|STAR WARS No. 4, June 2015|
Whilst there is undoubtedly an awful lot going on within the twenty pages of the best-selling comic of April 2015, the vast majority of it regrettably concerns simple plot and character development as opposed to any pulse-pounding ‘laser-pinging’ action. In fact besides a clumsy attempt by Jason Aaron to imitate the infamous ‘Han shoots first’ cantina scene from the film “A New Hope”, the only real tension to be gleaned from Issue Four of “Star Wars” is the edgy threat-laden verbal sparring between Darth Vader and Jabba the Hutt.
This confrontation between two of the saga’s most villainous giants is tremendously well-written, and whether they be negotiating over supply shipments from the Outer Rim in the gangster’s palace or taunting one another whilst chasing down wild banthas on board the criminal’s pleasure barge, their every word seemingly drips with poisonous menace.
In addition, despite this rather surprising lack of action for such a ‘swashbuckling’ science fiction title, this magazine still proves to be something of an enjoyable read as the Alabama-born author slowly starts pushing his playing pieces around George Lucas’ galaxy, far far away… and simultaneously tries to align his narrative with those of the other “Star Wars” books concurrently being published by “Marvel Worldwide”.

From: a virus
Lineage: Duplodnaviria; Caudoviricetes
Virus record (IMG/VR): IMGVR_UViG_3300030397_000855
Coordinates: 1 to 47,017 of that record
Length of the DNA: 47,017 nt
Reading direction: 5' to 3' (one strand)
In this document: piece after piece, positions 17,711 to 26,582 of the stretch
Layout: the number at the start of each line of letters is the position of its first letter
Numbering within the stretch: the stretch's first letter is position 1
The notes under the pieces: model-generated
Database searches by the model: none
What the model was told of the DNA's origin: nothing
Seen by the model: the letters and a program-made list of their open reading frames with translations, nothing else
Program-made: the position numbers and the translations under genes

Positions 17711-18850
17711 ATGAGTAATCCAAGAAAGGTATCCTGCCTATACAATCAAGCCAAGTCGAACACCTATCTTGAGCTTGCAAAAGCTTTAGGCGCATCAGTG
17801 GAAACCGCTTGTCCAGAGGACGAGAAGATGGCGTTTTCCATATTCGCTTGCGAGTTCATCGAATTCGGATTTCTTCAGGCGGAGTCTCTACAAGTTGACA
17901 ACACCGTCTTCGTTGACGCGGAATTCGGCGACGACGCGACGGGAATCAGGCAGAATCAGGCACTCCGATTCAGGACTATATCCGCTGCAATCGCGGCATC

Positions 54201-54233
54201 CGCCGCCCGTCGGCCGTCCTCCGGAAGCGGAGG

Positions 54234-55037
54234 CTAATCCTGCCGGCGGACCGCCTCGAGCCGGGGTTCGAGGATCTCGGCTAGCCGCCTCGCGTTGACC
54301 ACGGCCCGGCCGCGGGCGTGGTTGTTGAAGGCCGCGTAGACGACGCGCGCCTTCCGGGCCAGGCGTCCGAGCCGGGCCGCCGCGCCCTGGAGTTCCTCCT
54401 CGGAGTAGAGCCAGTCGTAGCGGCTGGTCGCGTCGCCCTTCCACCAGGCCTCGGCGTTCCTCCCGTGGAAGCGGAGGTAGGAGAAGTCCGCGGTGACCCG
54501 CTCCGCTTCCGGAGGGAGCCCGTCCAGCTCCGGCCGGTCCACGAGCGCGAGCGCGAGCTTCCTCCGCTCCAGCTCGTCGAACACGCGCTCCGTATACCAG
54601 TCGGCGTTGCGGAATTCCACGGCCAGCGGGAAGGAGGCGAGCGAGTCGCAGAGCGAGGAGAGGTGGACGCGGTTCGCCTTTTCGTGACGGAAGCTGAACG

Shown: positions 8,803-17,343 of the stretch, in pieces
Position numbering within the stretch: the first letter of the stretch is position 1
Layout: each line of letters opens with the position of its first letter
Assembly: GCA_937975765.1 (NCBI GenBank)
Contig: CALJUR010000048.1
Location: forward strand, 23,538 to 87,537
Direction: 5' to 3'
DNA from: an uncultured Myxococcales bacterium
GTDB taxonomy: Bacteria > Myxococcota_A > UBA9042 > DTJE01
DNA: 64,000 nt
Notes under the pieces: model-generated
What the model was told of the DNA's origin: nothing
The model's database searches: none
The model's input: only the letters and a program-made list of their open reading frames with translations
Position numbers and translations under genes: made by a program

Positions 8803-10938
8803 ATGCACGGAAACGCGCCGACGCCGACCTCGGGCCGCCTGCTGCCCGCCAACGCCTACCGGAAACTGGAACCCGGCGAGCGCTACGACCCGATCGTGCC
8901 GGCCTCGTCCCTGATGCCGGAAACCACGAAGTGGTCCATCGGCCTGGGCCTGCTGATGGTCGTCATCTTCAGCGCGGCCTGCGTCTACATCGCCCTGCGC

Disappointingly though this fourth instalment of “Skywalker Strikes” arguably doesn’t provide much justice for the script’s main protagonists, with a bandaged Han Solo and his co-pilot Chewbacca effectively side-lined for the entire periodical on account of repairing the Millennium Falcon. Luke, despite some significant ‘screen time’ ineffectively battling training remotes, doesn’t fare much better either. As Aaron suddenly turns the aspiring Jedi into a youth full of concern, fear and anxiety; something which is dishearteningly far removed from the carefree adventure-seeking farm boy seen on the ‘big screen’.
Interestingly there is a discernible stylistic change in some of John Cassaday’s illustrations when compared to the artist's previous pencilling on the series. Such a prominent variation in the Eisner Award-winner’s work is especially noticeable in his depiction of Leia Organa, which appears to demonstrate a complete departure from his former philosophy of trying to portray the princess as a ‘perfect’ likeness of the actress Carrie Fisher.
|The regular cover art of "STAR WARS" No. 4 by John Cassaday and Laura Martin|